Using Torso Muscles
We did some muscle activation rehearsals, standing up, with the therapy band and then with my hands under your wrist and elbow. You could set up some contraption like that at home to practice activating those muscles to start the catch.
We aimed to recruit the obliques, down to the pelvis, and the lats behind – the idea here is that, after the gathering starts,
- the first action in pulling is starting to pull the shoulder back using the big torso muscles,
- the second step is pulling the elbow back, using the smaller shoulder muscles.
What you (and most people) are doing is using shoulder muscles to pull the elbow back and barely using the torso muscles to pull the shoulder back. There is some relationship to how one would do a pull up on a bar, or a lat pull on equipment. The lats have to engage first to stabilize and pull on the shoulder, then the muscles the pull back on the arms feather in just a moment after.
Very detailed, orderly muscle activation!
Smooth Transfer Of Force
And, as you build up great resistance behind the catch, like pulling against mud, you have more force available to transfer over into your skate. That force is going to flow like a wave and the wave travels at a wavy-like speed, not like a lightening bolt. So the pull rate, the rotation rate, and the extension rate need to be coordinated to create a smooth and full sense of forcefulness in the stroke, one that produces an exhilarating sense of acceleration on each stroke.
Your pull rate was a bit quick and seemed a bit light compared to what your extension side was doing. This disproportionate pull rate (disproportionate to the much smoother extension rate) was what caught my attention in your warm up swim and urged me to introduce these projects for you today.September 13, 2019 at 16:55 #25698
Oh, and you might like viewing and pondering the ideas I share in this tutorial videoHow To Form The Catch and Increase PowerOctober 28, 2019 at 13:57 #27267
Pool Session – October 27
As you swam today I could see the improvements in the choreography in the front of the body. Good work! What caught my attention was the opportunity to improve the streamline along the legs, by improving the way the torso of the body is taking over the work of balancing and stabilizing your body position in Skate, during the recovery swing.
The instability was particularly apparent on the Left Skate – when the underwater catch arm finishes the pull and starts to swing forward, at some point the right leg, rather than stay in and below the other foot, it swings out to the right side.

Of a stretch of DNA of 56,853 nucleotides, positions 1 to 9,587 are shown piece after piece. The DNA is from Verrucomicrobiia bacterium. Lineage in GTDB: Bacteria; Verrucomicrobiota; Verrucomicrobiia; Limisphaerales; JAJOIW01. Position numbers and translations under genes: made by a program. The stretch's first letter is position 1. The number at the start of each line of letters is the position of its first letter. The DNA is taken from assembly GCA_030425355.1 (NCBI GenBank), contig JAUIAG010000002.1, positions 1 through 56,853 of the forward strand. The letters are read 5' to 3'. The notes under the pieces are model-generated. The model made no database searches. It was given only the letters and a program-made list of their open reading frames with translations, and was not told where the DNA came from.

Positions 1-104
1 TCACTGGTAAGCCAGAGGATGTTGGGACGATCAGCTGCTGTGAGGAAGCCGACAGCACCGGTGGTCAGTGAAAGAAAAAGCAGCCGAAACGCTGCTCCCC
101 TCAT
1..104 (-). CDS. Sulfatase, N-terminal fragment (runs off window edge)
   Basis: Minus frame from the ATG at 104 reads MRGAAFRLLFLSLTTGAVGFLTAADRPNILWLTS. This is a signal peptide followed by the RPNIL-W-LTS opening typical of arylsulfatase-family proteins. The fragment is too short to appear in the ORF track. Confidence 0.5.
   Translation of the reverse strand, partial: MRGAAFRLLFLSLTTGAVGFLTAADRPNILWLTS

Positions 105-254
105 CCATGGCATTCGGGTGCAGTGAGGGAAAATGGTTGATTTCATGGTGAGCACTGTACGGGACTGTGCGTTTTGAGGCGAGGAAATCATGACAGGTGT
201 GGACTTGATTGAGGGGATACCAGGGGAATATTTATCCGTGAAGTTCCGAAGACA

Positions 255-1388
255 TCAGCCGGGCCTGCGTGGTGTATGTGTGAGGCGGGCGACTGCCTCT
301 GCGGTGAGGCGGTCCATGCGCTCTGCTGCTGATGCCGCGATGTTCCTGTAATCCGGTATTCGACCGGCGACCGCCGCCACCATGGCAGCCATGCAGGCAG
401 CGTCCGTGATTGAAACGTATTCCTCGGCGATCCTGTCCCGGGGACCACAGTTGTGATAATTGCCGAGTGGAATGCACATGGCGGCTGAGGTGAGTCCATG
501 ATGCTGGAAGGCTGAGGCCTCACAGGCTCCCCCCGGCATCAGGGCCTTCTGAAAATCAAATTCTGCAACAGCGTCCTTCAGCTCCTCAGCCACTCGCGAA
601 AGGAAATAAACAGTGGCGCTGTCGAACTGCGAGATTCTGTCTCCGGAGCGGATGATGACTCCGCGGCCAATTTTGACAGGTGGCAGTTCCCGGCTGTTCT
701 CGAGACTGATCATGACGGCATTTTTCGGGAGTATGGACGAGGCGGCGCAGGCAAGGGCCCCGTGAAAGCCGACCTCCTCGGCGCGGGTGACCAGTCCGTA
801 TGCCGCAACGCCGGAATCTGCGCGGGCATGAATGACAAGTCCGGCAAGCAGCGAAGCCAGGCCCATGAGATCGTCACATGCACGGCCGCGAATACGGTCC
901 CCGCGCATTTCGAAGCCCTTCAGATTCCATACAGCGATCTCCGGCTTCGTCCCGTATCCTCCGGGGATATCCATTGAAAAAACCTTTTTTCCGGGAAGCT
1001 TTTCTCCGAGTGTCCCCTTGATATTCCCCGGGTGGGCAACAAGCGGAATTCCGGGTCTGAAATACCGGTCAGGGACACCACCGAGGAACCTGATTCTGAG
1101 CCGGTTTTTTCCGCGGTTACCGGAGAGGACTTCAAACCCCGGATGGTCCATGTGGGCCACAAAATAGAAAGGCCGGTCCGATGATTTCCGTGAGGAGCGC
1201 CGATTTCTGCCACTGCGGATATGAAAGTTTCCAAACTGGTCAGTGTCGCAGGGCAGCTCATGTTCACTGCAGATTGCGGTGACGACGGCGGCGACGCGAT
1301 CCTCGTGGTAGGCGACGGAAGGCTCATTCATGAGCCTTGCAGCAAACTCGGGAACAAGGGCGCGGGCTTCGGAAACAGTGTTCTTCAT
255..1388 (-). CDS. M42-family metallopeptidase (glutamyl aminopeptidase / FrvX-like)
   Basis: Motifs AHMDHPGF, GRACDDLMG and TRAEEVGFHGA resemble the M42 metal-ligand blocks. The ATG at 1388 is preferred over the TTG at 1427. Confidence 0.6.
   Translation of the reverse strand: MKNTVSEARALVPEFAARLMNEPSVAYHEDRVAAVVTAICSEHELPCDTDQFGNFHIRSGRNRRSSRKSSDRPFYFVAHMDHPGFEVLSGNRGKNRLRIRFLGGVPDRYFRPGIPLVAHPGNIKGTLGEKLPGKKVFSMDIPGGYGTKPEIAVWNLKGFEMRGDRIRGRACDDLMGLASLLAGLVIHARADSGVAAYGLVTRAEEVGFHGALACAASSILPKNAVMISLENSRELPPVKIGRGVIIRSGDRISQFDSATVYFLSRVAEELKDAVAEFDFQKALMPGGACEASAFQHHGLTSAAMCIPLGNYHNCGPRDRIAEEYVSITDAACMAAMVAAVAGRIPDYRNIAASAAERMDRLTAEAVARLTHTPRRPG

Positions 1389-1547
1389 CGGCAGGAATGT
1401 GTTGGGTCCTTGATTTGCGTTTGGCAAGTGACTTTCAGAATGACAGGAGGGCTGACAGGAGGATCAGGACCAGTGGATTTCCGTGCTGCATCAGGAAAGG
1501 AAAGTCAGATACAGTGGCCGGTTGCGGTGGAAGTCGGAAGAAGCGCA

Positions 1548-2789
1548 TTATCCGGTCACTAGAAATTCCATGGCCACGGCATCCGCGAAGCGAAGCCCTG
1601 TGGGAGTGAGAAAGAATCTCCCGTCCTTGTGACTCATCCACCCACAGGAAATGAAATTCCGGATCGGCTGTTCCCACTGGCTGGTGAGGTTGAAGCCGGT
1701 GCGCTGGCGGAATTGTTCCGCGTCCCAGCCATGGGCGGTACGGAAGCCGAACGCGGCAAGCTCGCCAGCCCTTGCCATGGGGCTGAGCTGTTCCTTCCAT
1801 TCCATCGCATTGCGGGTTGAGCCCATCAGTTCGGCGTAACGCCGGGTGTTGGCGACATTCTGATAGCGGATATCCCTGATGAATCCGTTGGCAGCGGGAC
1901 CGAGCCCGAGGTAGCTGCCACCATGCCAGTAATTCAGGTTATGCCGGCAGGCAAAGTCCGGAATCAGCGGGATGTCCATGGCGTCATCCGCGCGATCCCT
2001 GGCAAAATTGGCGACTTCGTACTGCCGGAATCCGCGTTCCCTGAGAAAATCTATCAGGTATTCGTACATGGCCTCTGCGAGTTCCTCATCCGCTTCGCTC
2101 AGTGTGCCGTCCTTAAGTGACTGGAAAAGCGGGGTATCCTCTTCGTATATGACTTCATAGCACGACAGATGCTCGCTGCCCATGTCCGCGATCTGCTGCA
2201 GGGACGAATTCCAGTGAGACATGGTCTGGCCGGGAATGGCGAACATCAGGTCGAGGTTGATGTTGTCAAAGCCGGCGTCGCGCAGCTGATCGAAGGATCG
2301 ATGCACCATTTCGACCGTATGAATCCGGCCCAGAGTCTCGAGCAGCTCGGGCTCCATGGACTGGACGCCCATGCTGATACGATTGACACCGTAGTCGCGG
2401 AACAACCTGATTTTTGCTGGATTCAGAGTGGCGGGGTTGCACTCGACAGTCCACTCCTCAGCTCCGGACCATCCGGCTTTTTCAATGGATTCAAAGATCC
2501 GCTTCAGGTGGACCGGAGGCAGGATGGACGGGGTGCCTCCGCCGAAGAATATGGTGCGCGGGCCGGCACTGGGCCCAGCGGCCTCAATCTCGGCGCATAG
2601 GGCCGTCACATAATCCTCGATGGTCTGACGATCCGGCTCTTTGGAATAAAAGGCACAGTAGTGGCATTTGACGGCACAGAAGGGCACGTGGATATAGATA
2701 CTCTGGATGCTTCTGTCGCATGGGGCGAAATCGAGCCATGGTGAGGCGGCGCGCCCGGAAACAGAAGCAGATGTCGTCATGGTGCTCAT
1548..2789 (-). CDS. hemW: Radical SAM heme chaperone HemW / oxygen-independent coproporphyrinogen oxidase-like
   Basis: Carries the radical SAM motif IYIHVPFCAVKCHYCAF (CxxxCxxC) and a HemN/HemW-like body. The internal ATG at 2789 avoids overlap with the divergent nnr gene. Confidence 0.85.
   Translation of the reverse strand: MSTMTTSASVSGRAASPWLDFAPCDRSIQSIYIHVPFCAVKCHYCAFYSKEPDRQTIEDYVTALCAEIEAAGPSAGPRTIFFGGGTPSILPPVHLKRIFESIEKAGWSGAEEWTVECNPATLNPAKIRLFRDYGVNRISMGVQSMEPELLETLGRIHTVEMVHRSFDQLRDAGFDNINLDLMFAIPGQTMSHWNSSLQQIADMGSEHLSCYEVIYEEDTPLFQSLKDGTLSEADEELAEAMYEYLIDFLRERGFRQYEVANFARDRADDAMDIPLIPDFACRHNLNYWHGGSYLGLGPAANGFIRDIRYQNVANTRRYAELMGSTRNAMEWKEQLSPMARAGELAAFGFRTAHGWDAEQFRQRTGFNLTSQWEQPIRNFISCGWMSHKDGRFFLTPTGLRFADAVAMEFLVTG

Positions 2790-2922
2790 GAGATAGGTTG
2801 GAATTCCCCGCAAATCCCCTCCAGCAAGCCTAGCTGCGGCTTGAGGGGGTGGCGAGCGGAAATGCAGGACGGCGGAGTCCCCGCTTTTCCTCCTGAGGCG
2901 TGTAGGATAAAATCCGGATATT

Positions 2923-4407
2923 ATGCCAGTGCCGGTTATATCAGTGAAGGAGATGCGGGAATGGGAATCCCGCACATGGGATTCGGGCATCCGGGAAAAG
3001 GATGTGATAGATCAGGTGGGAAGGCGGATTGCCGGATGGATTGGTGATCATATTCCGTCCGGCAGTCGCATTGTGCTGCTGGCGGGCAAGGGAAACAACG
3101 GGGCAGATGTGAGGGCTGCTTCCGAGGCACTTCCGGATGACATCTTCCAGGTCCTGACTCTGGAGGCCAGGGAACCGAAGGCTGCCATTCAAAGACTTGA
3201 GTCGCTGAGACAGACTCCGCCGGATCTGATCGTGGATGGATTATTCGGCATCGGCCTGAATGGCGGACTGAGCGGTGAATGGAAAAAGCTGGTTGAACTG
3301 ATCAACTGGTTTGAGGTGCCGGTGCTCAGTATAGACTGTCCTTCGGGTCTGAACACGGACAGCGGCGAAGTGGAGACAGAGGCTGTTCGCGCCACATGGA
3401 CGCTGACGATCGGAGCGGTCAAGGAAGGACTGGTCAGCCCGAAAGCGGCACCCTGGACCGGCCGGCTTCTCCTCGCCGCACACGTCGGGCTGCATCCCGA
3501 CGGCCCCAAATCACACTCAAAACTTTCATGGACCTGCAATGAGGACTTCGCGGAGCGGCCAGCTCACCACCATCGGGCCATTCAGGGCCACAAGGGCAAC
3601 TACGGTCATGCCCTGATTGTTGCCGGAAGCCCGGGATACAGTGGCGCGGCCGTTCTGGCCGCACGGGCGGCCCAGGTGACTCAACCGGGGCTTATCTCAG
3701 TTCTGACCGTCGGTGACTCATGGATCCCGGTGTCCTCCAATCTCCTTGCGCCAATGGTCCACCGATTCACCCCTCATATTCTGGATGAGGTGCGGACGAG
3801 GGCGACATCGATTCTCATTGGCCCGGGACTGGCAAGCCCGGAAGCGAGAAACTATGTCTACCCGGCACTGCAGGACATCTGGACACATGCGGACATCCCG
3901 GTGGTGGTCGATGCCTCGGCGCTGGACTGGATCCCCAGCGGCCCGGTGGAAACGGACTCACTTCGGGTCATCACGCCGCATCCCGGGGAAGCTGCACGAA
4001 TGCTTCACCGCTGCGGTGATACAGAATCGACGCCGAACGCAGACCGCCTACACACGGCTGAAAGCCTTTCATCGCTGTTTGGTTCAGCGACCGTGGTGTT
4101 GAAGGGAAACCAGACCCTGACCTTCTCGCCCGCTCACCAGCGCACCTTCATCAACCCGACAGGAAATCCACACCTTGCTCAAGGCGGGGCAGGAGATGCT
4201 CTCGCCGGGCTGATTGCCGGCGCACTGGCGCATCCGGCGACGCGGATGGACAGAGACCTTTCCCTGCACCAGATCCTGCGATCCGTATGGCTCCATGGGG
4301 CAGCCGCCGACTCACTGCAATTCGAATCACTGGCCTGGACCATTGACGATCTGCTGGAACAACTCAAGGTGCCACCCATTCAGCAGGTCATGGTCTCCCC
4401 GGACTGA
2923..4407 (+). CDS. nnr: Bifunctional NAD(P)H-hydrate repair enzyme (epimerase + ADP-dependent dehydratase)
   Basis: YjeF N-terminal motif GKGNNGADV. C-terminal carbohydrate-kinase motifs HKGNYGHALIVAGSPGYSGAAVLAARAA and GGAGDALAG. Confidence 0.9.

So, what we did was put you into Skate Position and practice holding Counter-balanced Foot Position (CBF), while just sliding along in Skate. This was to test how stable your body was without the recovery swing in motion. I assisted by lightly supporting the legs at the knees and monitored how much you could refrain from using the legs while holding the Skate side scapula underwater. We saw that the L Skate was a bit less stable, but you had to work at becoming more consistent on both sides. After many repeats you were.
- Keep feet stacked in CBF
- on L Skate, hold R leg in (adduction) and below
- Resist any urge to flutter feet
- Resist any urge to spread legs
- Shift weight onto Skate side (hip and shoulder together)
- Hold scapula just under the surface
- Lock the lead shoulder angle
- Hold Skate side hip down as recovery swings past shoulder
- Superman to Skate, with legs supported
- Superman to Skate, no support
- Swing Skate in slow motion, with legs supported
- Swing Skate in slow motion, no support
- Skate, Swing and then just One Switch, no support, no breathing
- Skate with a few strokes, yet focus on just one Skate side of the body (no breathing)
- Strokes plus breathing on one side, focus on CBF legs while breathing
You were very stable and straight, no leg flaring while just sliding into Skate, with no swing. As we went along you did better and better at holding the body in the rotated position, with the scapula and hip on Skate side held underwater.
Once you added the slow motion swing, you could hold rotated position fairly well, but on L Skate, that right leg wanted to flare out to the right. There was the same but less tendency on the R Skate.
This suggests that you need to use the slow-motion Swing Skate drill to help you tap into and strengthen the control of the torso muscles used to hold your body in that ideal Skate Position.
First, tune up in just Superman to Skate, where it is easier for you to minimize dependency on the legs – you do well keeping them straight and stacked in CBF in that drill.
Then, add some swings, pausing at moments along the way to observe and improve control for holding position using the torso, keeping the legs in CBF.
When that torso-controlled stability is more consistent in Swing Skate, in short repeats with no breathing, then you can move to Skate – Swing and Switch – Skate and practice coming from best Skate with CBF and immediately sliding into best Skate with CBF on the other side.
When it is more consistent in Skate Switch Skate, then add a breath in there and monitor the legs again. I noticed that the lead arm, while breathing, especially L lead arm while breathing to the R, tends to slide inward toward the center line of the body, which seems to trigger the R leg to swing outward to the right as well.
Let’s solve the stability issue on the non-breathing strokes and then aim to solve it on the breathing stroke.